Do you have trouble saying “no” sometimes, especially if you're an introvert or a shy person?
Many people, both introverts and extroverts, are traditionally taught to avoid saying “no.” Some of us are told from a young age that we’re not supposed to say “no” to our parents, relatives, teachers, bosses, and others. There may be cultural, gender, social, religious, or institutional pressure to conform and please. Often there’s a fear of rejection, a desire to avoid confrontation, or guilt over hurting others’ feelings.
For both introverts and shy people, who are often accustomed to thinking before speaking, there is the additional challenge of feeling pressured to communicate right away, even when you’re not ready. Sometimes, your initial pause (to think things over) may be misunderstood as “silent agreement”, lack of opinion, lack of confidence, or reticence.
Here are some effective ways to say “no” if you’re an introvert or a shy person, with references from my books: “Relationship Communication Success for Introverts” and “Workplace Communication Success for Introverts”.
Whenever possible, give yourself time to decide. For example, when someone makes a request that you’re not sure about, say:
“Let me think about it.”
“Give me a moment to decide.”
“I’ll get back to you on this.”
“I’ll let you know my answer by (specify time).”
When you take the time you need to make a decision, you’re leveraging many inner strengths: thoughtfulness, reflectiveness, and thoroughness, to help you arrive at a better decision.
Saying “No” Diplomatically
After you have taken time to consider the pros and cons of an issue, if you need to say “no,” but wish to do so diplomatically, utilize effective communication techniques to convey your decision:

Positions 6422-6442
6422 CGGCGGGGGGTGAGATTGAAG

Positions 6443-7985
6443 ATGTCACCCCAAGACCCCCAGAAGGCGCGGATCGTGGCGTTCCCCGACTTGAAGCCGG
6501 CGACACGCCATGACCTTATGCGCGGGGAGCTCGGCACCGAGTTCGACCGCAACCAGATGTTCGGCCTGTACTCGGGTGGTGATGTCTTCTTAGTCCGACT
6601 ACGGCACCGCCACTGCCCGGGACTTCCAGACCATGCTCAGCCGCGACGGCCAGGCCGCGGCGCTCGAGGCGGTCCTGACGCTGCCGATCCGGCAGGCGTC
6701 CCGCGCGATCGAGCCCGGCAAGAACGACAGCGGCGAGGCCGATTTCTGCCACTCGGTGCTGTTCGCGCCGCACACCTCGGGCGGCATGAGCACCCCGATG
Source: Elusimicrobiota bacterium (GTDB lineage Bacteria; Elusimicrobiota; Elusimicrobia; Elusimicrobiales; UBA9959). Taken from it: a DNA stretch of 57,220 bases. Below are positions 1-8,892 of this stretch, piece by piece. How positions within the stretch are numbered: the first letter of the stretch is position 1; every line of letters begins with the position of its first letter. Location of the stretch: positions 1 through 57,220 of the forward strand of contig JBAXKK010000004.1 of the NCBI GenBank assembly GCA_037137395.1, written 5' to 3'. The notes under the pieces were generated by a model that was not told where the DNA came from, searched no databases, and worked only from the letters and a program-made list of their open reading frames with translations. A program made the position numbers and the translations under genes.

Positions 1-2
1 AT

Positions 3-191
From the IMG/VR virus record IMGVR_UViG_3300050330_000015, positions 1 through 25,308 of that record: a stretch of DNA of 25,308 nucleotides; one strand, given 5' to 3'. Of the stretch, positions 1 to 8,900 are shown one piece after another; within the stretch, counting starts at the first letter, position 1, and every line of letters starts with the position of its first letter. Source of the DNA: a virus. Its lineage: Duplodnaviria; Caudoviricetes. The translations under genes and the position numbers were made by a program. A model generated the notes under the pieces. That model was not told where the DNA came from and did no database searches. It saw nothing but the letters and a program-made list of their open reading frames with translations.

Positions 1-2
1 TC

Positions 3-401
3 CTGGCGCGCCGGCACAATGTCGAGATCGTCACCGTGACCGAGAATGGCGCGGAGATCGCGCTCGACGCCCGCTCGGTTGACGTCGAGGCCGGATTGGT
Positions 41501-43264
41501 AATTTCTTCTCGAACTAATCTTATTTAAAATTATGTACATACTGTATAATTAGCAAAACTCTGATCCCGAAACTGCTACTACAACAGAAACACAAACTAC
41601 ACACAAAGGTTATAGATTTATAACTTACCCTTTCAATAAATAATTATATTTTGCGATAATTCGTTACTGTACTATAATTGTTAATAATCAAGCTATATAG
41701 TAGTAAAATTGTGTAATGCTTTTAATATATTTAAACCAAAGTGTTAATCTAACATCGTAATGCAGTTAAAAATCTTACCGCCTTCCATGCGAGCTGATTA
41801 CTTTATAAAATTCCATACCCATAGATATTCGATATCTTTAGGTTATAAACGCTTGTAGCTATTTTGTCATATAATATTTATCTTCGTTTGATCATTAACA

For example, if your friend asks to borrow your car, and you’re uncomfortable with the idea, you can either be direct and say “no”, or you can use any of the following, assertive yet diplomatic expressions to draw the line:
“I prefer to be the only one driving my car.”
“I prefer not to lend out my car.”
“It doesn’t work for me to lend out my car.”
“It’s important to me that I keep my car for my own use.”
“Unfortunately, I’m not going to be able to lend you my car.”
“I’m uncomfortable with letting others drive my car.”
“I made a promise to myself that I’m not going to let other people borrow my car.”
All of the examples above are “I” or “it” statements, which are more difficult for the listener to dispute. If someone is persistent in wanting you to do what he or she wants, keep repeating “no” using any combination of the “I” and “it” statements above. Hold your ground until the person realizes that you mean what you say.
In addition, you can utilize the “sandwich” communication method to gently turn down a person. This skill begins with a positive statement, states “no” diplomatically in the middle, and concludes with another positive statement. For example: “I understand you need a car this weekend. Unfortunately, I’m really not comfortable lending my car. Hope you can find another arrangement.”
For more tips on effective interpersonal communication for introverts, see my book (click on title): “Relationship Communication Success for Introverts”.
For more tips on effective professional communication for introverts, see my book (click on title): “Workplace Communication Success for Introverts”.
(1) Introverts are typically those who prefer more solitude, quiet, and reflection. Shy individuals are often those who are apprehensive about social critique and rejection.
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